Saturday, October 20, 2012

The Wichita Mountains, an Oklahoma Treasure


I first visited the Wichita Mountains a number of years ago. I’d gotten the bright idea to write a novel about a woman geologist from Scotland who explores the Wichitas. That book never came to fruition, but I’m putting my photos and research about the mountains to good use in my WIP, Dearest Druid (Texas Druids, Vol. III.)


Elk Mountain, Wichitas
Elk Mountain, Wichita Mountains; photo from Wikipedia Commons;
licensed under Creative Commons Attribution 2.0 Generic license

The Wichitas are among the oldest mountains in the United States. Formed some 550 million years ago, they have weathered and eroded through time. Yet, they still rise over 2,000 feet above sea level and more than 1,000 feet above the surrounding landscape. True, they can’t compare to the majestic Rockies, but seeing them rise out of the Oklahoma prairie is mighty impressive.

More impressive is the mountains’ role in history. For decades, even centuries, they were home to elk, dear, wolves and other native species. A natural pass running through the mountains, now called the Wichita Mountain Byway, provided access for Indians, white settlers and herds of buffalo to the south Oklahoma prairie, the Red River and Texas. When the Army needed an outpost from which to launch campaigns against Comanche, Kiowa, Cheyenne and other Indian raiders on the southern plains, Fort Sill was built in the foothills of the Wichitas. The fort is the only military post dating from the Indian Wars on the south plains that remains active today.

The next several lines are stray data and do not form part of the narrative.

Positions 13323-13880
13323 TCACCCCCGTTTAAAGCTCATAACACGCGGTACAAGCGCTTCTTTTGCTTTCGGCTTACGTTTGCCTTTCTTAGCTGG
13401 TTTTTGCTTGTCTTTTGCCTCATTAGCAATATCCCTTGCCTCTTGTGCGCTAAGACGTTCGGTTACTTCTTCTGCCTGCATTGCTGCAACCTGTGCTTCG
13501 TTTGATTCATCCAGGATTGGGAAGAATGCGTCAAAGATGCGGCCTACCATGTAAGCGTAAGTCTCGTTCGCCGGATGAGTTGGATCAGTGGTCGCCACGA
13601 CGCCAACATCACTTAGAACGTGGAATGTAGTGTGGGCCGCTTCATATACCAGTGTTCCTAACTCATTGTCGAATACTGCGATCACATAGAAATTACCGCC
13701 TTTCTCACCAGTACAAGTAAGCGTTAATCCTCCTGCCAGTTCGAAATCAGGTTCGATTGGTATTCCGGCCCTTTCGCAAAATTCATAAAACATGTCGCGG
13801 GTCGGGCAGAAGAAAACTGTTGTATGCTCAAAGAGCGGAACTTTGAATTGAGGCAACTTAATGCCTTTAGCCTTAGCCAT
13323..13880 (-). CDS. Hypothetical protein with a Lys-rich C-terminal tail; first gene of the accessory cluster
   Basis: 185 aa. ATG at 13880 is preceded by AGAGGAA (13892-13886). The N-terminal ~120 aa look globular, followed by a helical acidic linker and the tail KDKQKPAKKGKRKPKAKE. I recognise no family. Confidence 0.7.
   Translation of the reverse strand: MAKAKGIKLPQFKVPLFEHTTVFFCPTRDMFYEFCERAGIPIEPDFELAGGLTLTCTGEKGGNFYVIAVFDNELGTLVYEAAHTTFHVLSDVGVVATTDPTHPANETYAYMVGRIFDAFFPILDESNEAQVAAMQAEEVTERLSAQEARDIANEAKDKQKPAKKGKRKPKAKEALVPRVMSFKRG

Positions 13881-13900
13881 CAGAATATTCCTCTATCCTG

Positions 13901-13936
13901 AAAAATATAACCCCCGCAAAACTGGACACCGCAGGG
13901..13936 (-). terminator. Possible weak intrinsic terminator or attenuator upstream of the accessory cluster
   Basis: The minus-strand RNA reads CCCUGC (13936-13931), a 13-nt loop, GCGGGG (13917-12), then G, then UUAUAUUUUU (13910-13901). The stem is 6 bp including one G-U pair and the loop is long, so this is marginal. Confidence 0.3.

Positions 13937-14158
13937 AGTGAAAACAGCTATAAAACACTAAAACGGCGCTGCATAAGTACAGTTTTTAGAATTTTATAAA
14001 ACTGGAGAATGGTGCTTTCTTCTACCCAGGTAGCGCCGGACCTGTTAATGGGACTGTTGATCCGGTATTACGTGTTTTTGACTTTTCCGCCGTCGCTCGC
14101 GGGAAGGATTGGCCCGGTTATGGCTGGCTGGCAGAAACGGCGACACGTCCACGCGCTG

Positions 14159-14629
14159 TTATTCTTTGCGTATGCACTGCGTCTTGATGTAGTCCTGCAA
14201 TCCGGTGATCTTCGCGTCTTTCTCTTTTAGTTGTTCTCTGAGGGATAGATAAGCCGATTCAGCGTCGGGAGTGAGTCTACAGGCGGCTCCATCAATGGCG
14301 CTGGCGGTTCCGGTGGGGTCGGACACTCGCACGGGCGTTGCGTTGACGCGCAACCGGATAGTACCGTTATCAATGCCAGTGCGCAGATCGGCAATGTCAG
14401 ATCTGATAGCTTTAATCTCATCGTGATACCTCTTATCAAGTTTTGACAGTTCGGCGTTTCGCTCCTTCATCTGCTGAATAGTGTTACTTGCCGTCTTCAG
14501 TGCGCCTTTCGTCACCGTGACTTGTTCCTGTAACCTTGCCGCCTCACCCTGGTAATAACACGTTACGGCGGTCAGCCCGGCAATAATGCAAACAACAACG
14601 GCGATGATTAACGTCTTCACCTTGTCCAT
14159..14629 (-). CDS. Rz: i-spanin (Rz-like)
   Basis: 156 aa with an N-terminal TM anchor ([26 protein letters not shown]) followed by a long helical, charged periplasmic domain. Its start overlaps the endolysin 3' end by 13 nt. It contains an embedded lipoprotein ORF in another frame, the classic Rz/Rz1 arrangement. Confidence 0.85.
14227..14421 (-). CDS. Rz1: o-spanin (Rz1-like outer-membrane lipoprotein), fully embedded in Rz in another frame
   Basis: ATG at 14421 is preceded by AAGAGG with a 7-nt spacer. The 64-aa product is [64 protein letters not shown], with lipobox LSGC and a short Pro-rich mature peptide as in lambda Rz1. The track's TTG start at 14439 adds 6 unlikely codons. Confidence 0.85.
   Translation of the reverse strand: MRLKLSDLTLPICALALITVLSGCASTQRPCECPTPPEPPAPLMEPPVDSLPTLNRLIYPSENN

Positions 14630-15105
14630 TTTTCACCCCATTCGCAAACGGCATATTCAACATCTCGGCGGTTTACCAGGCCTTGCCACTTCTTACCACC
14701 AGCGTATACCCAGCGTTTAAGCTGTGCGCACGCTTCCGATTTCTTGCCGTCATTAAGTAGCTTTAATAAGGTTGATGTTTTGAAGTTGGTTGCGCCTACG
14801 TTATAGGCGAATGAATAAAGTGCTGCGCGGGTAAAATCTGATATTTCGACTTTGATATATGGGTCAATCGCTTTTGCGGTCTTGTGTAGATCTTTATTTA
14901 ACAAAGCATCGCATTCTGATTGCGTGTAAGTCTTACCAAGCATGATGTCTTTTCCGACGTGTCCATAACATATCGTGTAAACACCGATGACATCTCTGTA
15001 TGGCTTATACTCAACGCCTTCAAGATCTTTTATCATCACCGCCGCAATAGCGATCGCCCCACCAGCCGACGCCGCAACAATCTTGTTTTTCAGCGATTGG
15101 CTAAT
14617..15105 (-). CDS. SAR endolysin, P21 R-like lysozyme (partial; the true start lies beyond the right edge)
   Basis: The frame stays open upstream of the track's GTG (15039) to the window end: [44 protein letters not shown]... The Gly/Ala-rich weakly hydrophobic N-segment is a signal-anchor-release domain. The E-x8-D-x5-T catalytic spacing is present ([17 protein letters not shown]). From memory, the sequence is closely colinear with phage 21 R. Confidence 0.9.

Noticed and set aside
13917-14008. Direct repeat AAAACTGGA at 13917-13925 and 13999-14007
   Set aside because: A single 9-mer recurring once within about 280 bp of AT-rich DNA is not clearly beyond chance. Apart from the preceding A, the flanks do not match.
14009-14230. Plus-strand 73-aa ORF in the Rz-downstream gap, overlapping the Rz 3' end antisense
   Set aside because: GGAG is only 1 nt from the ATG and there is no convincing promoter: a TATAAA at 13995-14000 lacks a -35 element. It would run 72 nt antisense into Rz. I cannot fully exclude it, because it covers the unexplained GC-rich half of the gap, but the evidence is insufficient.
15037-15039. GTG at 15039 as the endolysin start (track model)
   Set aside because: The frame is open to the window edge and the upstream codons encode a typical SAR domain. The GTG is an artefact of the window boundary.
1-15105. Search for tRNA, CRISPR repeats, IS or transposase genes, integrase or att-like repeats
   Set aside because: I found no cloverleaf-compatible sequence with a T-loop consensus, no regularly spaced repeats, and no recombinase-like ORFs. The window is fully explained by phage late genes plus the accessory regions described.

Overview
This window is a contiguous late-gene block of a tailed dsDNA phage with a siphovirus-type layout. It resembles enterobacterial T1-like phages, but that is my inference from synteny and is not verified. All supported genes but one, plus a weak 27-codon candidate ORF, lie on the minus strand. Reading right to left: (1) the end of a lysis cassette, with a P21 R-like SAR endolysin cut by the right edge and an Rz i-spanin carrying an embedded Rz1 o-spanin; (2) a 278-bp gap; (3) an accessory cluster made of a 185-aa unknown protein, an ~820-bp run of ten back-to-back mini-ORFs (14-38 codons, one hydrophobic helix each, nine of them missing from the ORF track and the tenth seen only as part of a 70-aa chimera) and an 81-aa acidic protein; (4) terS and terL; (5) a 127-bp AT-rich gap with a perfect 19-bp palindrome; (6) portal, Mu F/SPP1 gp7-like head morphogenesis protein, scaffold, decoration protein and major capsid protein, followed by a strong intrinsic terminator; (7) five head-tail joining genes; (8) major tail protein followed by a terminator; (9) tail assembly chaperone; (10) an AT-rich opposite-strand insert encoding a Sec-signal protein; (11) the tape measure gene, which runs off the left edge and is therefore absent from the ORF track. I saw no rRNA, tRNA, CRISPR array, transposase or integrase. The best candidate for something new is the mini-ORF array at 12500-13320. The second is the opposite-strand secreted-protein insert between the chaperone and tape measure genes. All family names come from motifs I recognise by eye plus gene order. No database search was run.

Old Fort Sill
Fort Sill, 1889; courtesy of the Library of Congress
Rainy Mountain, a lone outlier of the Wichita chain, became famous with the publication of N. Scott Momaday’s book The Way to Rainy Mountain, a poetic glimpse into Kiowa Indian ways and their mystical beliefs. When the Kiowa were forced to give up their wandering life as hunters and raiders, the tribe settled near Rainy Mountain on the Kiowa-Comanche-Apache Reservation.

The way to Rainy Mountain

Established in 1901, the Wichita Mountains Wildlife Refuge is the oldest protected wildlife area under the U.S. Fish and Wildlife Service’s management. It played a large part in saving the American bison (buffalo) from extinction. In 1907, the American Bison Society delivered fifteen bison from the New York Zoological Park to the refuge. When the animals arrived, they were greeted by Indians and whites alike. Comanche chief Quanah Parker is said to have cried at the sight of them. The refuge is now home to about 650 bison. Many other species, including a herd of Texas Longhorn cattle also live in the refuge.
Longhorn cattle in Wichita Mountains Wildlife Refuge



Now here's a taste of Dearest Druid, planned publication: March, 2013

Rose Devlin, youngest of the three Devlin siblings, is accompanying Choctaw Jack in an urgent attempt to save his mother's life, using Rose's healing gift. Due to past tragedies, she is fearful of men and doesn't fully trust Jack, while he is fighting his attraction to her because she's white.

Riding away from Fort Sill, Rose gazed at the jumble of mountains extending northwest from the fort. “What are those mountains called?” she inquired, lagging a bit behind Jack.

“The Wichitas. Stick close now,” he ordered, glancing at her over his shoulder. When she obediently caught up, he kneed his horse into a lope, and she followed suit.